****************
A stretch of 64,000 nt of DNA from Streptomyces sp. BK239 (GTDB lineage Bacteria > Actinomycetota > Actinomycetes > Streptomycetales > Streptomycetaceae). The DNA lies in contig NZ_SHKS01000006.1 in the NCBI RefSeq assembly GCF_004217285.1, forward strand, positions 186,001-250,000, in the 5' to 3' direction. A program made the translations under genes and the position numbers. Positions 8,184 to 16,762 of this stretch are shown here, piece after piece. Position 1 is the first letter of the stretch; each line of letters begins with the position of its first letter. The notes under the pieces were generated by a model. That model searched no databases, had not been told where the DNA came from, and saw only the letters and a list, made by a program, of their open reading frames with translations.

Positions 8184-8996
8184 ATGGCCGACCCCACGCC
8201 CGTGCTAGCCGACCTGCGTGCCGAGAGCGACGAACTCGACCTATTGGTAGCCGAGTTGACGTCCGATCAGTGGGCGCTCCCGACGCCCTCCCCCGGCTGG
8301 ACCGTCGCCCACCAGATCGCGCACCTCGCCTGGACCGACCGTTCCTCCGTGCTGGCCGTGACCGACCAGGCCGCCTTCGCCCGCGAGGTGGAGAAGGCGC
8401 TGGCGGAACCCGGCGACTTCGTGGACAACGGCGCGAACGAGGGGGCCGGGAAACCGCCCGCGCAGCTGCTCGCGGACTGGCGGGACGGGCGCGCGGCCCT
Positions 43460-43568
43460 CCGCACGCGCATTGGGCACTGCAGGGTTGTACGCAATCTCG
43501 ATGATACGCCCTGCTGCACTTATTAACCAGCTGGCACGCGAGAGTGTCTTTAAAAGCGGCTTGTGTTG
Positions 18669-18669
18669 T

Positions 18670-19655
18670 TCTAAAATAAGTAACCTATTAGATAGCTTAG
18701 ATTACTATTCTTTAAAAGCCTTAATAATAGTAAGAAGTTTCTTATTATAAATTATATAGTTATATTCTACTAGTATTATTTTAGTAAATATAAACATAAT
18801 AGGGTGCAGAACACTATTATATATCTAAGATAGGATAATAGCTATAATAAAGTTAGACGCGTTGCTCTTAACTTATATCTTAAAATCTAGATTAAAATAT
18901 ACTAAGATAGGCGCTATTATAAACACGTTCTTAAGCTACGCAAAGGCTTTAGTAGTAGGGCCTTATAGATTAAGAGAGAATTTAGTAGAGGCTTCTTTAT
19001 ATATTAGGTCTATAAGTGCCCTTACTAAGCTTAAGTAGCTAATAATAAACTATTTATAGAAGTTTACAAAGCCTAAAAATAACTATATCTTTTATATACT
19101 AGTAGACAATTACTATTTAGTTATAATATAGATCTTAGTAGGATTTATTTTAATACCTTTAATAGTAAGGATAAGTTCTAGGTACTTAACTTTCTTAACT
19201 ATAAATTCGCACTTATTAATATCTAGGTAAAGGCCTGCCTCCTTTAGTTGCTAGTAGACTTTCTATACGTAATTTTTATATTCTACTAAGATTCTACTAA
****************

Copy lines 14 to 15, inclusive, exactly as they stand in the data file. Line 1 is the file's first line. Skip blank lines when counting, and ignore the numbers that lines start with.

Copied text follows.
18701 ATTACTATTCTTTAAAAGCCTTAATAATAGTAAGAAGTTTCTTATTATAAATTATATAGTTATATTCTACTAGTATTATTTTAGTAAATATAAACATAAT
18801 AGGGTGCAGAACACTATTATATATCTAAGATAGGATAATAGCTATAATAAAGTTAGACGCGTTGCTCTTAACTTATATCTTAAAATCTAGATTAAAATAT